- If a specialist or special education teacher is modifying work for teachers and your child, can you see samples, and is that happening every day?
- Does your child eat lunch, go on field trips, and have PE with same-aged peers?
- Do they have daily opportunities to socialize with all kids?
- If your child requires facilitation for socializing or communicating, who is supporting that?
The beginning of the school year is also a good time to help your child get involved in extracurricular and social activities that are just starting up. Check out our article on socialization and inclusion for ideas around lunch clubs, recreation therapy, and more, as well as this primer on extracurricular rights.
Make sure there’s an emergency plan for your child
Often, students with disabilities are overlooked when it comes to emergency planning, and too often, the school’s plan is not realistic or actually designed to keep your child safe. It’s essential to discuss an emergency plan with your IEP team to make sure your child’s support and mobility needs are fully accounted for, including scheduling time to practice implementing the plan. Check out our article about emergency plans for detailed information about how to get started, resources to help you work with your IEP team, and tips from special education and school safety experts.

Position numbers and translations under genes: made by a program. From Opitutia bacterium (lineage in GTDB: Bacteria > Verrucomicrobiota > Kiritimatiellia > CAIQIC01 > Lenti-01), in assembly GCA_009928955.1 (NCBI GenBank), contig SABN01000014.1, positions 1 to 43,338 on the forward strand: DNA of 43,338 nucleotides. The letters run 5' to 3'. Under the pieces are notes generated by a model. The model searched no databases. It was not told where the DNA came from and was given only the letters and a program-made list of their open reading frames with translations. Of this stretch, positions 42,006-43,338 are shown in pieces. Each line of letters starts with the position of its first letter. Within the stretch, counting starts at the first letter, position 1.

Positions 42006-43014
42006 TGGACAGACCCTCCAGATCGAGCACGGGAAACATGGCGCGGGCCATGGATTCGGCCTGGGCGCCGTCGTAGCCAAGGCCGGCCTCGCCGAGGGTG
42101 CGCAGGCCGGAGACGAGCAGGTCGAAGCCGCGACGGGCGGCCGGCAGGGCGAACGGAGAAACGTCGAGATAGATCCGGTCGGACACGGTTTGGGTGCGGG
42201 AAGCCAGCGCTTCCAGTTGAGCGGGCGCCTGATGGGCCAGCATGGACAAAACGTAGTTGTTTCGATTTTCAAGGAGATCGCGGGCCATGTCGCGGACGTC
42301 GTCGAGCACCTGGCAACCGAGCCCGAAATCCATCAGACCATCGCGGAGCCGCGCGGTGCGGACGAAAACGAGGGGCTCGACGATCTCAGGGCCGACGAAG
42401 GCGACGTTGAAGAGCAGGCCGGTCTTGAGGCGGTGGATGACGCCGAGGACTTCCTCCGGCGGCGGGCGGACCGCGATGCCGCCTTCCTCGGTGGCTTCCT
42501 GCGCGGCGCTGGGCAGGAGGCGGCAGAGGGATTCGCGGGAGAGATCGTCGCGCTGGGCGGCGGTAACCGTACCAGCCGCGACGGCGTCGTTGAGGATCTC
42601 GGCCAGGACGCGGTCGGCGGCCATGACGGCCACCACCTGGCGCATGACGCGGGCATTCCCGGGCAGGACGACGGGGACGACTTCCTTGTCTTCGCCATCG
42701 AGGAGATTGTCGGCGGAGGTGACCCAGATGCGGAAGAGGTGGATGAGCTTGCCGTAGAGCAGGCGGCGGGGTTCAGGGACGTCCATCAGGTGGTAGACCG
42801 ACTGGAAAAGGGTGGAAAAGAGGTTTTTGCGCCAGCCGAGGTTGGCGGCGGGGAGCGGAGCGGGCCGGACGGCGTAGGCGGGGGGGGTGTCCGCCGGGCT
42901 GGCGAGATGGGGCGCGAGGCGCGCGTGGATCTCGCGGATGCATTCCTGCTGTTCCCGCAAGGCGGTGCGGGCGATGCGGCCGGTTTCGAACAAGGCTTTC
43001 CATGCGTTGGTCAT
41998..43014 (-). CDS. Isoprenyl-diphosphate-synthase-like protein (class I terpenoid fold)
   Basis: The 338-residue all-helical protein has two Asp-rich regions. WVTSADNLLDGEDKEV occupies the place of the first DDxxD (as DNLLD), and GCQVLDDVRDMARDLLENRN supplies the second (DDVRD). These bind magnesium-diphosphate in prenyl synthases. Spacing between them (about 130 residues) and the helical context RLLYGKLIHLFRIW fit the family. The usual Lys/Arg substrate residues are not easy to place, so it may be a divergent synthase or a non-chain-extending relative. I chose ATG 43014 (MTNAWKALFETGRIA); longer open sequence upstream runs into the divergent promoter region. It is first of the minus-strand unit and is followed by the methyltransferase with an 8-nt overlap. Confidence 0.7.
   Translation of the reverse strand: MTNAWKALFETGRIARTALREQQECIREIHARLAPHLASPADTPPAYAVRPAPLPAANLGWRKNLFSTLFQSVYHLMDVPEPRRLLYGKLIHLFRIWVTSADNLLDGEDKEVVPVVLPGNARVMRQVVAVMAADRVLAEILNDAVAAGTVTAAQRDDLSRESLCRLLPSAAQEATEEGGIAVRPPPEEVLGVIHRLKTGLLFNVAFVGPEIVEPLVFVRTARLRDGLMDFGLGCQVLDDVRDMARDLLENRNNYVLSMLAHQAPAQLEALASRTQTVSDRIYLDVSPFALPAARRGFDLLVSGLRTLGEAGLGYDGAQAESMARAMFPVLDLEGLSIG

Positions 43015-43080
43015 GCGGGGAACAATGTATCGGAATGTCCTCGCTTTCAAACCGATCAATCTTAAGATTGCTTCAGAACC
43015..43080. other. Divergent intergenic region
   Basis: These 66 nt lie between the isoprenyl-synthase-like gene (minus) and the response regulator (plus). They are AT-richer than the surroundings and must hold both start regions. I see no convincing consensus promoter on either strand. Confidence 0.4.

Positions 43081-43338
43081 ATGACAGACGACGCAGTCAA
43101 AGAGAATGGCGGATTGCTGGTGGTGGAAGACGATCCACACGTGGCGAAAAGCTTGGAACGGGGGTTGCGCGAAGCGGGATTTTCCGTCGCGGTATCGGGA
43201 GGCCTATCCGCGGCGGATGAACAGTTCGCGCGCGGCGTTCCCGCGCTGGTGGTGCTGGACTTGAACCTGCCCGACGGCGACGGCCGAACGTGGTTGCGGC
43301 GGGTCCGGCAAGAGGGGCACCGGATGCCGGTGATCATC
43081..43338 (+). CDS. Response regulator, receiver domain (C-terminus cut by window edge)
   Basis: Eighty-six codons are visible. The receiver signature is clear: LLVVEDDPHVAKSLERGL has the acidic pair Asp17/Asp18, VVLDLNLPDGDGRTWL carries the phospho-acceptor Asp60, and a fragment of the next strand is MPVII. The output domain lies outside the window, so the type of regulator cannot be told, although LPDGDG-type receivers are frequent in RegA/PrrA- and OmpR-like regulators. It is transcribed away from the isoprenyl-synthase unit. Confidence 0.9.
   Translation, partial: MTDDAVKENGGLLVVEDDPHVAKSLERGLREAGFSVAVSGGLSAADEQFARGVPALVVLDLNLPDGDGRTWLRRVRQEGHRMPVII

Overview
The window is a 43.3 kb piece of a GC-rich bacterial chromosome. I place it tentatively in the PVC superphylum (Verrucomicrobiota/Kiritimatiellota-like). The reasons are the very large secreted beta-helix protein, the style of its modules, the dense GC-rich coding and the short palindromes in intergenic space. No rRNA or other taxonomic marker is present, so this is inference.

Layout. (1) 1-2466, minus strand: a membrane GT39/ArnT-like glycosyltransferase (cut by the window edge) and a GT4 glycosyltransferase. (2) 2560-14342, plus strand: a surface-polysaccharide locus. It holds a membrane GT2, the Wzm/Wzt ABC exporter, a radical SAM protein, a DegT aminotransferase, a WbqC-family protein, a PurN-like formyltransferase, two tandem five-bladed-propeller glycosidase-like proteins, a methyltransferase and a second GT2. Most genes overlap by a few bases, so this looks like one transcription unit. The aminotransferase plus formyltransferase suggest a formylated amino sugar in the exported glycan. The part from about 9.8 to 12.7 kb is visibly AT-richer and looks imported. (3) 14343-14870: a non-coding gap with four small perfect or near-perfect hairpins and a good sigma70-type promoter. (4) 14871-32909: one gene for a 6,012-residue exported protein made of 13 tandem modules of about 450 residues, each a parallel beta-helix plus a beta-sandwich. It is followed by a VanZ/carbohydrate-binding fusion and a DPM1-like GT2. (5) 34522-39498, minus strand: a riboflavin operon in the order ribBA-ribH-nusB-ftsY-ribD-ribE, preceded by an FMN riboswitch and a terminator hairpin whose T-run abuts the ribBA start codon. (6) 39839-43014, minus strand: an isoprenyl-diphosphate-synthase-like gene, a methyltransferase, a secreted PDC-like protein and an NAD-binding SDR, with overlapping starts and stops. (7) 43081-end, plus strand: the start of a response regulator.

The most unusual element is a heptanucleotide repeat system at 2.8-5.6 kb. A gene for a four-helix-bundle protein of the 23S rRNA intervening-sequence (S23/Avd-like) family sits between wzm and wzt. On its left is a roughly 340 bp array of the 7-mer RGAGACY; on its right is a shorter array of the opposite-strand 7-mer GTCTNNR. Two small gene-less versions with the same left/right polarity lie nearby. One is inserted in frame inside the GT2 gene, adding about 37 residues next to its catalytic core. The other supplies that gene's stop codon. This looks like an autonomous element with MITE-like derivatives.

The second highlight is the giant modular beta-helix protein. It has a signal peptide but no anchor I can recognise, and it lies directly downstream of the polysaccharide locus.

You should also make sure any health-related plans are covered in your child's IEP, such as what to do in a medical emergency. See our article on Individualized Health Plans for more information.
Update the IEP as needed
Remember, you can call an IEP meeting at any time. If, after your check-ins, you realize that you need to update your child’s IEP, you can request a meeting. If you have a fall IEP meeting coming up, our Ultimate Checklist for IEP Prep has you covered to help you get ready.
If you’re thinking this sounds like a lot of things to get in place at the beginning of the school year, you’re not wrong! That’s why Undivided Navigators are here to offer 1:1 help with making sure all these tasks get done. Most of our Navigators are also parents raising kids with disabilities, so they know all the hoops we have to jump through to ensure that our kids get the most out of their education. If you’re not already an Undivided member, you can sign up for a free Kickstart to talk with a Navigator about your needs and goals and get help advocating for your child at school.